Moose on the loose: Scientists calculate when cars are most likely to hit moose
A new study has identified when cars are most likely to hit a moose on the road, with practical implications for drivers’ safety – as well as that of the animals themselves.
The study, the first of its kind in Central Europe, analysed over a decade’s worth of collisions between moose and vehicles in Poland, spanning from 2003 to 2019.
Using GPS tracking of 37 moose, , the researchers found that “the temporal pattern in MVC risk is a function of moose activity, traffic volume and weather conditions, with the strongest effects being attributed to moose activity.”
They found that the collisions peaked in the early autumn, in the months of September-October.
In terms of the time of day, the risk of collision – regardless of the season – was highest during the first hours after dusk.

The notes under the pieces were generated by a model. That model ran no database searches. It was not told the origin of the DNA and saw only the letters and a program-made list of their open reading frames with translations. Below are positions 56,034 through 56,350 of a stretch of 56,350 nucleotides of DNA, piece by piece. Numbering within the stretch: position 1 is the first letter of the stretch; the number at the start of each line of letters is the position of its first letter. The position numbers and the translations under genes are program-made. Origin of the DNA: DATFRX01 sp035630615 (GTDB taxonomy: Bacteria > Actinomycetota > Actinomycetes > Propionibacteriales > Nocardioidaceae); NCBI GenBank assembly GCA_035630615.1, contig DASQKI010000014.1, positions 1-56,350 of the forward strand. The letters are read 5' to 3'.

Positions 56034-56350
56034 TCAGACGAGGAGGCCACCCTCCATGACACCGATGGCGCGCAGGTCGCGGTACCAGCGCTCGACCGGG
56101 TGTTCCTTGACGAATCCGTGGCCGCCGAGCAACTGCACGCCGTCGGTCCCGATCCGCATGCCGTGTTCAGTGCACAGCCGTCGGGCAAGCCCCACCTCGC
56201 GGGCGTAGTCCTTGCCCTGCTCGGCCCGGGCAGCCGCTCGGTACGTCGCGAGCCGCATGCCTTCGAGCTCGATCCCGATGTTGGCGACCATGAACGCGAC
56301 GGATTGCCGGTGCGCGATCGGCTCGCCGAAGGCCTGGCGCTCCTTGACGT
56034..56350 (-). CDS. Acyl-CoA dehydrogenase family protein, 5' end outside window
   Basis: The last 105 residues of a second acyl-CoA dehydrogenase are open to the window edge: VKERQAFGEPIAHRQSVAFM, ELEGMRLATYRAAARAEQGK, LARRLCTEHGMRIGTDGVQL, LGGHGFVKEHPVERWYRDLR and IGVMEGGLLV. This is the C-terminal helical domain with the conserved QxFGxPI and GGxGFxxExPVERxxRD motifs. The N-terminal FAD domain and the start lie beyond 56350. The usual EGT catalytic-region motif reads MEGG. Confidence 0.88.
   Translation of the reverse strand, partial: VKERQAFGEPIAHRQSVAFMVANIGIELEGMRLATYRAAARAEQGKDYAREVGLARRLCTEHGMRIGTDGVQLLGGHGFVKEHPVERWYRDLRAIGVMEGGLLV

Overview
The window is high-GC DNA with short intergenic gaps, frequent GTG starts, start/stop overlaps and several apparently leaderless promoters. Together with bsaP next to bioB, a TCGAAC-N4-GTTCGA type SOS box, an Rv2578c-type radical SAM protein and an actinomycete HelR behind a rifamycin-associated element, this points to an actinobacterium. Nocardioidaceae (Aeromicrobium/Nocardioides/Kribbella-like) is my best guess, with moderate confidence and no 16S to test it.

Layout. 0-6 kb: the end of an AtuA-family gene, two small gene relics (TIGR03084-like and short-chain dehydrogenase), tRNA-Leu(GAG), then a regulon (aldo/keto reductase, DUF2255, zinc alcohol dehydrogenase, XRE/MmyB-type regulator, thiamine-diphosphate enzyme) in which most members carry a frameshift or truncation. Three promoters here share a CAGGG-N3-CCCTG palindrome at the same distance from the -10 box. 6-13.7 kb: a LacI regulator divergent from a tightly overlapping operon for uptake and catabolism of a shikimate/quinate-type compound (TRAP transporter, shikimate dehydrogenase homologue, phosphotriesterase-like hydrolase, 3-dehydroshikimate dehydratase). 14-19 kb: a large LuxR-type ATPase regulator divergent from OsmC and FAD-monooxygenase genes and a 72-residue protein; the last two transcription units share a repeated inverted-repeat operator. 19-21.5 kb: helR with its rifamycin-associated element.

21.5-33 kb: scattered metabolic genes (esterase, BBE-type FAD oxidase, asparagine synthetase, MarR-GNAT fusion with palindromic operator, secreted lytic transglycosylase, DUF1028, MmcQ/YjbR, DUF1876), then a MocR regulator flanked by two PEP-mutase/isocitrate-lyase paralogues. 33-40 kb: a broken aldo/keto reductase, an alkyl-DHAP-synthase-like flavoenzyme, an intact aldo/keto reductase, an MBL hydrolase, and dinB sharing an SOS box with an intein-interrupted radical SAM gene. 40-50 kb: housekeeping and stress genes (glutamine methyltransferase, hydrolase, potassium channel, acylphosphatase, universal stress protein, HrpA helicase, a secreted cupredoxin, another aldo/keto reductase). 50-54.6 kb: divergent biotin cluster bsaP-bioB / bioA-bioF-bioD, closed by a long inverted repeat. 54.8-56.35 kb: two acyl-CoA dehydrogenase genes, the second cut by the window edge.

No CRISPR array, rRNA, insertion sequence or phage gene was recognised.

The team from the Mammal Research Institute at the Polish Academy of Sciences in Białowieża, and three other researchers based in Białystok and Lublin said: “Wildlife-vehicle collisions have become an increasing problem in recent decades as they seriously affect both animals and road users, leading to fatalities, substantial economic losses, and high biodiversity costs.
“These animals are especially active at dusk and dawn, when they forage intensively, while early autumn is a period of increased activity related to the reproductive period.”
The study which has practical applications such as seasonally-adjusted measures including speed limitations or temporary warnings signs, could be used to substantially reduce the number of moose-vehicle collisions.